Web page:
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The Help (Two-Disc Blu-ray/DVD Combo)
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304 of 334 people found the following review helpful
on August 12, 2011
"Oscar season", as it's typically referred to, is a period of time, usually beginning in late November, and ending in late January. This year, it starts early, with "The Help".

"The Help" is based on the well-known novel by Kathryn Stockett, someone who I had never heard of before discovering this film and book. For the most part, when I hear about a film that I want to see, I try to read the book prior to viewing the movie, to enhance the whole experience. Usually I get bored, or stop mid-way through one of these said books, before I end up watching the movie.

But "The Help" grabbed me. Stockett kept me on a leash, dying to know what happened next, and I ended up finishing its 530 pages in a few sittings. And, I'm glad it did, because "The Help" is not only the best movie I've seen this summer, but it very well could be the best one I see all year.

The film centers on Aibileen, Skeeter and Minny (Davis, Stone and Spencer, respectively) three very different women in Mississippi, in the year 1962. Skeeter is returning from college with a journalism degree, whose beloved childhood black maid Constantine has disappeared, and no one will tell her where she has gone. Aibileen is a maid who has raised 17 white children in her life. The word "maid" is pretty blandly used. She's a nanny to these children, if not a surrogate mother. Her outspoken friend Minny has never been able to keep quiet, or, because of this, hold onto a job very long, and she is hired on the sly by Celia (Chastain), a white-trash rich girl who has some grave secrets of her own. Skeeter decides to write a tell-all book of interviews from the maids of Jackson, Mississippi, which, as you could imagine, was a very taboo, and perhaps even illegal thing to take on in the time of Jim Crow, and segregation.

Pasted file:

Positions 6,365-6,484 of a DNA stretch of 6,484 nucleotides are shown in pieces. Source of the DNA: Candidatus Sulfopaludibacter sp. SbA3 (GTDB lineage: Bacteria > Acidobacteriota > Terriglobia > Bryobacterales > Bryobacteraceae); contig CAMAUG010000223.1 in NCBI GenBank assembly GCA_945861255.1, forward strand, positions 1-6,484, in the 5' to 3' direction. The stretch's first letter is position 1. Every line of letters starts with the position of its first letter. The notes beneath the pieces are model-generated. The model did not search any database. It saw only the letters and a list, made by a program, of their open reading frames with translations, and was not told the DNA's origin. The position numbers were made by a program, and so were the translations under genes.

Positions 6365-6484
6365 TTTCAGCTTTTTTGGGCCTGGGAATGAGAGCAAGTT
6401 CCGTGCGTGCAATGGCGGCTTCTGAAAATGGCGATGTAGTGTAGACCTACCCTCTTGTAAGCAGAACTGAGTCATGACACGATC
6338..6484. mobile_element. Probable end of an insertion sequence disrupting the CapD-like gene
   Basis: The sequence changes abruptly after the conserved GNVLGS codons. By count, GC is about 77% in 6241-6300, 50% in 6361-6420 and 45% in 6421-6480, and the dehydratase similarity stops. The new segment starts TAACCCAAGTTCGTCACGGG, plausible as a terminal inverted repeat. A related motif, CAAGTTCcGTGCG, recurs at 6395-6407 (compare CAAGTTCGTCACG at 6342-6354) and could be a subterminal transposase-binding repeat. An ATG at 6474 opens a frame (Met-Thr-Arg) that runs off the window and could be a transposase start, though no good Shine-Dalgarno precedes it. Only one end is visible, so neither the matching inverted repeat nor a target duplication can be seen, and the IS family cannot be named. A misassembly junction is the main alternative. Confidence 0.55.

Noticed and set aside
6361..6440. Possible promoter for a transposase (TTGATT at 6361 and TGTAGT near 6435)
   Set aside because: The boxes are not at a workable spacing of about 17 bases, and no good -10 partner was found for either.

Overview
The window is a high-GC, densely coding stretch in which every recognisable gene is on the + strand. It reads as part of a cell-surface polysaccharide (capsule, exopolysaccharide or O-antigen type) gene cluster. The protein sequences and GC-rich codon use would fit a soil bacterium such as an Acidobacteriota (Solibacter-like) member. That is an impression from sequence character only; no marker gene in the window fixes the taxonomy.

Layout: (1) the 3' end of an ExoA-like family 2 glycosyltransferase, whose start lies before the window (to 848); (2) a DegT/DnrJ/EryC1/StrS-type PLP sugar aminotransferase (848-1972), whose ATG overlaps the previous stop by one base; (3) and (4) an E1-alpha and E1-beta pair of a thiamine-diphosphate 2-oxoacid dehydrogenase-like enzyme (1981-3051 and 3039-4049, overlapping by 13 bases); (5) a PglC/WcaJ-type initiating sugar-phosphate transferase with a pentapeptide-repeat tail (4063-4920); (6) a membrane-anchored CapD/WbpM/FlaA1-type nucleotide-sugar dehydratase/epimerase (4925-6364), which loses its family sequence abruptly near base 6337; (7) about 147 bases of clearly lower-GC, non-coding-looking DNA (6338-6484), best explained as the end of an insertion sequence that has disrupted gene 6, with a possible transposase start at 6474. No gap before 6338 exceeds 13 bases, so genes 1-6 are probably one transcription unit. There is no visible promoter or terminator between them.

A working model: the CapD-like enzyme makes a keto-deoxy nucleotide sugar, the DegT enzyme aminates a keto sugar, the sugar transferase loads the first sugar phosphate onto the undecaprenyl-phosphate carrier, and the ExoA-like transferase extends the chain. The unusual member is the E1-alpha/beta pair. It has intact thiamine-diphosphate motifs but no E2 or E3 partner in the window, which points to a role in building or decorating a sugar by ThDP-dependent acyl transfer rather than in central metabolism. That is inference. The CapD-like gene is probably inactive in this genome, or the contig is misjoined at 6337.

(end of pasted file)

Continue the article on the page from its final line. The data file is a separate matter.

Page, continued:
One of the reasons that this film succeeds is that not a single character is miscast, and there is not a single caricature. In the book, Stockett paints a vivid picture of each character, and the actors clearly got lost in their characters. Emma Stone is becoming a very important actress. I haven't seen her in a role that I didn't love her in. After getting her first notable role in 2009's "Zombieland", and then livening and carrying the otherwise bland teen comedy "Easy A", this is her first dramatic role, as Skeeter, one of the lead characters. While she sometimes blends into the background in this movie, she shines beautifully with the rest of the cast. She's definitely one to watch.

While Stone is great, this movie belongs to Viola Davis and Octavia Spencer. Davis's Aibileen is perfect. She has a silent sadness about her, a lot of pride, and a great sense of anger, her expressive eyes displaying a silent protest, while never raising her voice the whole film. She handles emotional scenes beautifully, reducing the audience to tears in more than one scene. She's a early in the year front-runner for Best Actress this Oscar season.